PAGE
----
The mangrove trails at Weedon Island are the coolest ever

A few months ago, I posted a Friday photo from Weedon Island Preserve, in St. Petersburg. The photo was a few years old, but I revisited the park recently to kayak the trails for probably the tenth time.

There’s lots of great kayaking in Florida, and lots in the Tampa Bay area, but nowhere comes close to Weedon Island.  Watch the video for a good summary:

Weedon is located in on the Tampa Bay side (as opposed to the Gulf side) of St. Petersburg.  Even though it’s been open to the public for the last 80 years, you’d be surprised how many people in the Bay area have never even heard of it.

The island has a fascinating history, and if you’re interested in it, I’d suggest reading this or checking out the Cultural and Natural History Center located on-site.

Fishing at Weedon Island

A fisherman casts his net off the old wooden bridge.

The history of Weedon Island, in a large nutshell:

A thousand years ago, the island was inhabited by Native American people (known as the Weeden Culture).  Relics of their existence are still on the island, and while they aren’t publicized, shell mounds and dugout canoes sit on the island waiting for excavation funding.  Homesteaders moved to the island in the late 1800s. Dr. Weedon was one early resident, and his family is buried in a small plot near the entrance of the park. In the 1920s, an airport was built on the island.  In the 193os, a Hollywood movie studio.  During prohibition, speakeasies and lookout towers.  During World War II, a military training ground. After a series of deaths on the old wooden bridge in the 1960s and ’70s, it was converted to a fishing bridge.

Bits and pieces of all of these eras remain on the island – a runway, a homesteader graveyard, piece of the control tower, half a bridge, burial mounds, a plane wreck, etc.

In the 1970s, a growing movement of concerned citizens pushed for preservation.  The land has been managed by several different county departments since then, and the Boy Scouts chipped in and blazed the hiking trails on the island.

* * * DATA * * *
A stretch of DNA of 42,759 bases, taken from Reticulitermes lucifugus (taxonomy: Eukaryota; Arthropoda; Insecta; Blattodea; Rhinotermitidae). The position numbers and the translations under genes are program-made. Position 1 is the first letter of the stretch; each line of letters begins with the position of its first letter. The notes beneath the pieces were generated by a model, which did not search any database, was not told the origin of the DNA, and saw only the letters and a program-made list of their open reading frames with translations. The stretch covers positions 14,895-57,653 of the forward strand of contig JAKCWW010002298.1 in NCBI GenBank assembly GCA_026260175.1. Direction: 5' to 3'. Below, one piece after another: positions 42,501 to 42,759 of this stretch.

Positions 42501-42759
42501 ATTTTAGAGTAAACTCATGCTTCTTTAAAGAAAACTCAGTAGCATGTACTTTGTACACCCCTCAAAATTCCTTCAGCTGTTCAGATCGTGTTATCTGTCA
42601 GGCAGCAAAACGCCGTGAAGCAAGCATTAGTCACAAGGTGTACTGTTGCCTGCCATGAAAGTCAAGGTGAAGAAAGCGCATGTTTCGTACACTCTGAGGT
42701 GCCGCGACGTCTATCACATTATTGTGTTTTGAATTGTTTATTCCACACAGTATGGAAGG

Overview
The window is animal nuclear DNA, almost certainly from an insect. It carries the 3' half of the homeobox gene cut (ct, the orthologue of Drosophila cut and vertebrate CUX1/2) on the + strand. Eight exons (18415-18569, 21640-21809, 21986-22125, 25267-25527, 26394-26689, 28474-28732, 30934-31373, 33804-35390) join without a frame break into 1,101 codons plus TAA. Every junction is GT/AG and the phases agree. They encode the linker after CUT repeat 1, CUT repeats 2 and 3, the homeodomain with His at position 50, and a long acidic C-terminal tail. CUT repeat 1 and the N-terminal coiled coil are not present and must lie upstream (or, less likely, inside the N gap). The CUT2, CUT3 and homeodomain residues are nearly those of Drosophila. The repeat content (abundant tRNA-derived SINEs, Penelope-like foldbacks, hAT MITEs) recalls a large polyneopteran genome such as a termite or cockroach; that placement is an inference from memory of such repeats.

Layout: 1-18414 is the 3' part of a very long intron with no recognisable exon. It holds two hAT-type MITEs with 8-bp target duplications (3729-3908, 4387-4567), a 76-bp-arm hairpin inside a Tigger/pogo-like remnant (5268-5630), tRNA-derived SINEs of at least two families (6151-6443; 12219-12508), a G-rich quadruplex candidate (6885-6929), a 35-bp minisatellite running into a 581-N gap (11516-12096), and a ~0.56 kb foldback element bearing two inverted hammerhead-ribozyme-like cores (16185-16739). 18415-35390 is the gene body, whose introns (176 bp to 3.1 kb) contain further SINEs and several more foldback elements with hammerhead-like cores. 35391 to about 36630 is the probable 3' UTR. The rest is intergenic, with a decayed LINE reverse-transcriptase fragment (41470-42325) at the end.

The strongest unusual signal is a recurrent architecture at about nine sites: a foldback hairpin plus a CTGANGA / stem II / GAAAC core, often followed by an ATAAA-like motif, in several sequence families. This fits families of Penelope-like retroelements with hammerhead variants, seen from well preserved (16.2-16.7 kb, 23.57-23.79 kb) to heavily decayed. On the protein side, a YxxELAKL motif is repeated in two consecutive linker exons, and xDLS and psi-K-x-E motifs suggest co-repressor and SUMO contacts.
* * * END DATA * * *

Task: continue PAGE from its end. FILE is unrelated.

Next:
A narrow stretch through a Weedon Island mangrove tunnel

The kayak trails:

The kayak trails, the crown-jewel of the park (in my opinion, at least), were a result of a failed 1950s program by the Army Corps of Engineers.  The plan was to cut down the mosquito population by cutting channels into the mangroves to provide birds, fish and other animals a path into the center of the island.

The evidence of this program is still easy to see from above.  Check out this Google Earth screen shot (notice the checkerboard pattern on the island):

Weedon Island Satellite Photo

Some of these paths are maintained as part of the kayak trail, and that’s what makes this such a unique place.  The south kayak trail is a four-mile loop.  It goes in and out of the mangrove tunnels, through lagoons and ends with a half-mile haul over open water.

The mangrove tunnels are fascinating places to kayak.  Many of the tunnels are so tight that a full paddle won’t work – I either break my paddle down or use my camera pole to push my way through these parts.

There’s also an abundance of wildlife along the trail.  You’re guaranteed to see to all sorts of wading birds, sting rays and mullet.  You’re likely to see mangrove snakes.  If you’re lucky (and I’ve seen all of these things on multiple occasions), you’ll see dolphins, manatees, sharks and turtles.

The non-portable trail map at Weedon Island